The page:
compilers, and assemblers are -- part of the wallpaper underlying
whatever they *think* they're interacting with -- at which point
they might think they're just using Enlightenment, or whatever, and
not realize they're also using X, glibc, Linux, GCC, etc.  (I realize
it's a problem that name games alone cannot hope to solve.)

In the meantime, if you want to really start on the de-GNU-ing Linux
project -- which I wholeheartedly endorse, for reasons going well beyond
promising an end to this naming fiasco (and ridding the GNU project of
much of the resentment directed at it by Linux enthusiasts) -- I suggest
you start by modifying Linux itself so it can be effectively compiled
by *any* C compiler, not just GCC, and getting Linus to accept your
patches.  (It won't be easy, but it's probably the most important thing
to do, in terms of getting widespread acceptance that you *have* created
a truly GNU-free Linux-based system.)

This will be the Nth time I suggest this course of action since pretty
soon after the GNU/Linux naming controversy started so long ago.  Check
the gnu.misc.discuss newsgroup archives to confirm that if you like.
My suggestion wasn't taken up then, it wasn't taken up when I repeated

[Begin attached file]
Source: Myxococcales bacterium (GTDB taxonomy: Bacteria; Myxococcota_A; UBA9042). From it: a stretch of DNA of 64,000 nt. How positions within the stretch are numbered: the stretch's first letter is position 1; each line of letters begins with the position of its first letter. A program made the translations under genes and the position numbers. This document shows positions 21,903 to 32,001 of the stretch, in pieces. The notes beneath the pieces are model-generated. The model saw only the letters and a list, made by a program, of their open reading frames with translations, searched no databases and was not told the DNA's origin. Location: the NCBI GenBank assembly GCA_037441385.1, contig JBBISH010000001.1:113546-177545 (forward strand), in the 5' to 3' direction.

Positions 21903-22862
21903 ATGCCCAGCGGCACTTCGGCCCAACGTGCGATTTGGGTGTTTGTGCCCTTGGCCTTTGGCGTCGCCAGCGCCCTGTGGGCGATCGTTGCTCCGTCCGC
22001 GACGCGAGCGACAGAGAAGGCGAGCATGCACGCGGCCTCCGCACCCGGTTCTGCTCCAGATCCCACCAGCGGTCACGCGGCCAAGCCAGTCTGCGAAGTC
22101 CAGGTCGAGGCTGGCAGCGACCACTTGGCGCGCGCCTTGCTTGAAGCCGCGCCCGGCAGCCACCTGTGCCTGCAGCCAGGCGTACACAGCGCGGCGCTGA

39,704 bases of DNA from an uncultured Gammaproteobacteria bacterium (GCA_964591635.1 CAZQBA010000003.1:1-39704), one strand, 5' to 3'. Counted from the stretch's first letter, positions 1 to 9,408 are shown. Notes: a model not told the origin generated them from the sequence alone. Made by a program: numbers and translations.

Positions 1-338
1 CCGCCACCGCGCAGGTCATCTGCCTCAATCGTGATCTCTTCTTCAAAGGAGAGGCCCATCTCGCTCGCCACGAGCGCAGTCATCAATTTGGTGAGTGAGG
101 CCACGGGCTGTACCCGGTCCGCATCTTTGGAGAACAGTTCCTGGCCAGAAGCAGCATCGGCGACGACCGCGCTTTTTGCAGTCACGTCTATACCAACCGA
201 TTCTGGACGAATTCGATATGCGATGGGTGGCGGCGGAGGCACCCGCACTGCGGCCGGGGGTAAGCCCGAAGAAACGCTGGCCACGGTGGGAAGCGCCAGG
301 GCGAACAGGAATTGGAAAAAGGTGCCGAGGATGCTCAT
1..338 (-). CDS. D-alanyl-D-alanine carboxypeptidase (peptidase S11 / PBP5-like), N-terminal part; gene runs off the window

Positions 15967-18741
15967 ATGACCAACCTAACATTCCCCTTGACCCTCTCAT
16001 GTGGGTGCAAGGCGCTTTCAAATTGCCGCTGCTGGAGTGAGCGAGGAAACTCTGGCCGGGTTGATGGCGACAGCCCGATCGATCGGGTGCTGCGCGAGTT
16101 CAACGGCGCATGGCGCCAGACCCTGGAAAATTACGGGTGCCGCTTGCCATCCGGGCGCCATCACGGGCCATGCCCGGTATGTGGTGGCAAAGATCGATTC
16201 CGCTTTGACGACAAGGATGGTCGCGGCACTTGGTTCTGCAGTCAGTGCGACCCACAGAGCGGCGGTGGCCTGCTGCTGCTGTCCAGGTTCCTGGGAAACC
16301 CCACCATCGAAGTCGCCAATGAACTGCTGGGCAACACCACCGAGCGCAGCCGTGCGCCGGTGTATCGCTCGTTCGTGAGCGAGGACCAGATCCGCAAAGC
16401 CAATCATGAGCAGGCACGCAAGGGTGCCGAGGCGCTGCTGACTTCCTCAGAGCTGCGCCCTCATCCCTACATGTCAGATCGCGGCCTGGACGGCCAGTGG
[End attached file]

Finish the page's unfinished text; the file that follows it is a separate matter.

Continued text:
it on the gcc2/EGCS/GCC mailing lists, and I predict it won't be taken
up now.  (Most, if not all, of my public posts suggesting this course
of action were in threads in which Linus himself participated, so he's
probably read my suggestion several times over already.  Oh, I suppose
my suggestion *has* been taken up, and I'm unaware of it -- but then
so are the people who show up regularly and claim they're going to
*start* such a project, so I'm not the only one.)

OTOH, when the *GNU* project people decided they didn't like the
possibility of having to depend on non-free software to use a
product -- KDE -- they created *two* projects to solve the problem,
Gnome and Harmony.  Even today -- after the Qt licensing problem was
supposedly "solved" -- Gnome is (apparently) chugging along.  (I use
neither it nor KDE at this point, so I don't keep close track.)

In other words: Project GNU is, like it or not, populated by lots of
people who actually *care* enough about freedom to *do* something about
it.  (That's, IMO, partly due to RMS' obsessions about *true* freedoms:
people who don't care about them enough to do something about them are
*likely* to be put off by RMS' obsessiveness.  Though some who do care
enough might be put off by other things and go off and work on other
projects anyway, so I'm not saying *all* freedom-loving people work
for scary would *that* be...shudder.  ;-)

And people who are aware that they might well *do* something about